Key assessment points
The basic methods we use to assess a doctor’s bedside manner can also gauge the potential value of a professional services partnership. Here are a few clues to indicate if you have an empathetic advisor on your hands:
- Lecturing or listening? Did the advisor ask enough questions to really understand your unique situation or were they confident they had “seen this a million times before”? Were they the right questions that unearthed insights into the problem?
- Are you more than ‘an account’? How do they treat any personal statement you make? Are they engaged in what you say about yourself or your experiences or are they ignoring that and moving on to the next part of the conversation (that is, the conversation is all about them)?
- Were you ‘baffled by BS’? Were they speaking your language or were you overwhelmed with jargon? Did they use any materials they brought to highlight things you actually wanted to know, or was it death by PowerPoint?
- What does your gut say? Listen to your instincts—did you walk away from the meeting feeling like you were heard and understood?
- Ask the perception at reception. Ask your receptionist or executive assistant as they will often have an unguarded view into how this advisor treats people. If your potential advisor is rude, impersonal or high-handed on the first meeting, it isn’t going to get better.
Bedside manner as a buying criteria
The above questions shouldn’t be asked or answered by decision makers on an informal or anecdotal level. Rather, they should form part of your company’s dispassionate assessment scorecard. Simply put, bedside manner should be right up there alongside cost, experience and customer references.
Approaching a prospective relationship in this way allows you to assess the full range of possibilities, up front. It creates a clear mechanism through which to understand the candidate’s ability to solve your immediate needs and its capacity to help you identify and address nuanced—and often hidden—issues and opportunities within your business.
Crucially, a structured approach to bedside manner can mitigate the powerful impact of reputation on buying decisions. Like it or not, most people are risk averse and choose big firms, regardless of their personal experience; as the old adage goes “nobody ever got fired for hiring Arthur Anderson” and we all know what happened to this firm.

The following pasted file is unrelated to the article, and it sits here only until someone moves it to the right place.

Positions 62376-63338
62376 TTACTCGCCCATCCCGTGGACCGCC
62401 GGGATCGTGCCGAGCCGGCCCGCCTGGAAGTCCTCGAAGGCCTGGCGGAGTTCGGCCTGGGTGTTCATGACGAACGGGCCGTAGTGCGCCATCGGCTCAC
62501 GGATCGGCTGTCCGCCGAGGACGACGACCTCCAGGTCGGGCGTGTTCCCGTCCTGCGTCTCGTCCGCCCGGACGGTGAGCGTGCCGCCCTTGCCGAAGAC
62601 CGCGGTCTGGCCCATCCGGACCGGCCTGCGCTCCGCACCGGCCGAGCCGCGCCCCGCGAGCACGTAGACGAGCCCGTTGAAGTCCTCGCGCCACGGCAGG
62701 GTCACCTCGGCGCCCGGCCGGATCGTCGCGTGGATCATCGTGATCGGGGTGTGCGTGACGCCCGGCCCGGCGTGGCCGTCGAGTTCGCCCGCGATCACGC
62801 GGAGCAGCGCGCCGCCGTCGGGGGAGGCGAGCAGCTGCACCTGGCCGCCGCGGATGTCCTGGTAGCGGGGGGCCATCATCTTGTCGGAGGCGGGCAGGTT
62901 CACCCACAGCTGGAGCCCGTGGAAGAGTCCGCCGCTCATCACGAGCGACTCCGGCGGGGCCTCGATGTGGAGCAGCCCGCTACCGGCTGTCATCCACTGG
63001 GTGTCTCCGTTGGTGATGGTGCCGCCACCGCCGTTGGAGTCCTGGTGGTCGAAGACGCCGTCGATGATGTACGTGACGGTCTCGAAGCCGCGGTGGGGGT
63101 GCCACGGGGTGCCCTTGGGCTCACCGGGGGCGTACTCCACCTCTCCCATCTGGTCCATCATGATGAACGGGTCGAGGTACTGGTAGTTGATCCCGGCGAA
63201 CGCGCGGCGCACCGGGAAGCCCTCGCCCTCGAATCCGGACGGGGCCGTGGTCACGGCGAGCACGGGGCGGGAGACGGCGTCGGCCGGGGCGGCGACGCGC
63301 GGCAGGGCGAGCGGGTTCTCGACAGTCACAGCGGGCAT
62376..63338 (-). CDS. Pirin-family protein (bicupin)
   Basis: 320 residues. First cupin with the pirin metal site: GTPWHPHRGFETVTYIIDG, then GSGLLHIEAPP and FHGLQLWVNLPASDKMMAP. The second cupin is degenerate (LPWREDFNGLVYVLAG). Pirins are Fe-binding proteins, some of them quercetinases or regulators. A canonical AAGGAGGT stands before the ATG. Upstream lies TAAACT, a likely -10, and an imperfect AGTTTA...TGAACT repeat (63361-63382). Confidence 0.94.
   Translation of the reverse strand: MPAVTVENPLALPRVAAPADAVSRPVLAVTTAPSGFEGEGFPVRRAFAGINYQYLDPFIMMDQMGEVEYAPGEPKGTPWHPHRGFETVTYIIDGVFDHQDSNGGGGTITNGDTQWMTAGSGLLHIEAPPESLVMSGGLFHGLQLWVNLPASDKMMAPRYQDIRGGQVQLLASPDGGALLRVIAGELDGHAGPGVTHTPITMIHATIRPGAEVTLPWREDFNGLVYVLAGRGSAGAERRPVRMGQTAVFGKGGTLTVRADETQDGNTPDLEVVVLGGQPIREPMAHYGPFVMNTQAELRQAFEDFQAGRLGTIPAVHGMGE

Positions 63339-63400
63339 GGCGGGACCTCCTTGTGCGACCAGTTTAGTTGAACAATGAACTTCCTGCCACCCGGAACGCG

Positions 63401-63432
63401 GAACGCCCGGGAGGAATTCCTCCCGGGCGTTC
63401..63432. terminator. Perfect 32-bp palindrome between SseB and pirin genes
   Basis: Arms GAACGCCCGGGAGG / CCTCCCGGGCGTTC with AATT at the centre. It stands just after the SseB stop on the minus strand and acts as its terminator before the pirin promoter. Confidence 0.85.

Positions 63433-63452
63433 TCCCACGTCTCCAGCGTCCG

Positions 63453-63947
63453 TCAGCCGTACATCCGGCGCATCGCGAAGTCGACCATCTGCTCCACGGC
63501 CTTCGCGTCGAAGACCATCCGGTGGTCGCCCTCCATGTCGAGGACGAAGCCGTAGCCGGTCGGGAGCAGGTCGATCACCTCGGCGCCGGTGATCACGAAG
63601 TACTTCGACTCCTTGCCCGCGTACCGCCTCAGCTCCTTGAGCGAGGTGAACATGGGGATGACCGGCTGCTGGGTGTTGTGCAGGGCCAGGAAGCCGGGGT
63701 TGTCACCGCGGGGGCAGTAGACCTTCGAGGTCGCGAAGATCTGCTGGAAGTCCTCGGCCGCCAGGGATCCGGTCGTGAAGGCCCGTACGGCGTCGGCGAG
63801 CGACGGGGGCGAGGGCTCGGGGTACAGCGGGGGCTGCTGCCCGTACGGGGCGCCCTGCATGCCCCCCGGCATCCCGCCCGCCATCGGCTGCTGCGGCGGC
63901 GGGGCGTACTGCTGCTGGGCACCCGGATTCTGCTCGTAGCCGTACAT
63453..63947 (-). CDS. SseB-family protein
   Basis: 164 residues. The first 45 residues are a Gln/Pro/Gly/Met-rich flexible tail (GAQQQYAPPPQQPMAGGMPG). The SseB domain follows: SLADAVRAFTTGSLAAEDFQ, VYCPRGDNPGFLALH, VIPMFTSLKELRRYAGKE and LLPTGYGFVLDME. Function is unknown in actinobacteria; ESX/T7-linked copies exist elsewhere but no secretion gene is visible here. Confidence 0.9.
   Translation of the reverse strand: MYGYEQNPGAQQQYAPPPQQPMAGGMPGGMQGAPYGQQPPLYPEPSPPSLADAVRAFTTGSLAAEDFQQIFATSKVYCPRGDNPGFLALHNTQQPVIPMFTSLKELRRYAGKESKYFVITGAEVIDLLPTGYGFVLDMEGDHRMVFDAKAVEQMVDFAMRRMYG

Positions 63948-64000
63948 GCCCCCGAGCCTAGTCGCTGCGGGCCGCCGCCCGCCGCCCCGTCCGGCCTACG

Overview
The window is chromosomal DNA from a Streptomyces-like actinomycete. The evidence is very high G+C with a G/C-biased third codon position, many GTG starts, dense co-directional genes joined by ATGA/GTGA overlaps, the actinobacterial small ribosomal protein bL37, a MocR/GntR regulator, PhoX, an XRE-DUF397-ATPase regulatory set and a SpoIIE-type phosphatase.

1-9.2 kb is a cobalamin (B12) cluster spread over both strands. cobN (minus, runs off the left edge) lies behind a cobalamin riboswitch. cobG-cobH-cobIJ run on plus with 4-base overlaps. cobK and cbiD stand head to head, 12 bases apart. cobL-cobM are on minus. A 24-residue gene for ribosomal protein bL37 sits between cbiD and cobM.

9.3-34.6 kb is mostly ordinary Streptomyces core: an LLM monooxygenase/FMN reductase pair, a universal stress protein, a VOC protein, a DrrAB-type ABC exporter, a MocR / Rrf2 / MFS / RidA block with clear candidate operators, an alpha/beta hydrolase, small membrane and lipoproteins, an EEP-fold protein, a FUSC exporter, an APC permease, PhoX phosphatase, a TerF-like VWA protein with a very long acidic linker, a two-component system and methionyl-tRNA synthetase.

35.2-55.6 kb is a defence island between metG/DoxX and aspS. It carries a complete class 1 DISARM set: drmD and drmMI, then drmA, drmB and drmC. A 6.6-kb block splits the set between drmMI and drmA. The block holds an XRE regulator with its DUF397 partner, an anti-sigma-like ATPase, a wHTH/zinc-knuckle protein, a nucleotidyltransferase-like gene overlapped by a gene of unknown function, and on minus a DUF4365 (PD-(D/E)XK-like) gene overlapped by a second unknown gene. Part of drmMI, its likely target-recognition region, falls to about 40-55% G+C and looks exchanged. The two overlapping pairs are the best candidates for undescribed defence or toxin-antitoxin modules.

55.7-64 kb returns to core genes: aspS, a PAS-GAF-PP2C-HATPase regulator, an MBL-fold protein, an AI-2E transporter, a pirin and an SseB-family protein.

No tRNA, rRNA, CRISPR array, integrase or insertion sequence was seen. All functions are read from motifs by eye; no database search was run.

Indeed, in the world of professional services, status and reputation often play a disproportionately large role in who gets hired. The bigger the reputation of the advisor or the firm, the more likely we are to see their comments through a halo, and to then defer to their judgement. When this happens, it’s all too easy to hire an advisor who only has a surface level interaction with your culture and never understands the deeper business context, when what you really need is an advisor who is deeply in touch with your business needs.
Advisor’s empathy – the why and how
A professional advisor who understands your company as the complex entity it is, has a better chance in helping you create value.
Understanding the clues to empathy and incorporating them into your selection process, alongside other key criteria, will enable you to address both the short and long-term issues nagging your business, while allowing you to reap valuable rewards from your investment in a professional advisor.
Adam W. Silver is the Managing Director of the Performance Improvement group. The Performance Improvement practice helps executives and boards overcome operational and strategic challenges to uncover potential and unleash performance. Adam can be reached at 416.496.3734 and firstname.lastname@example.org.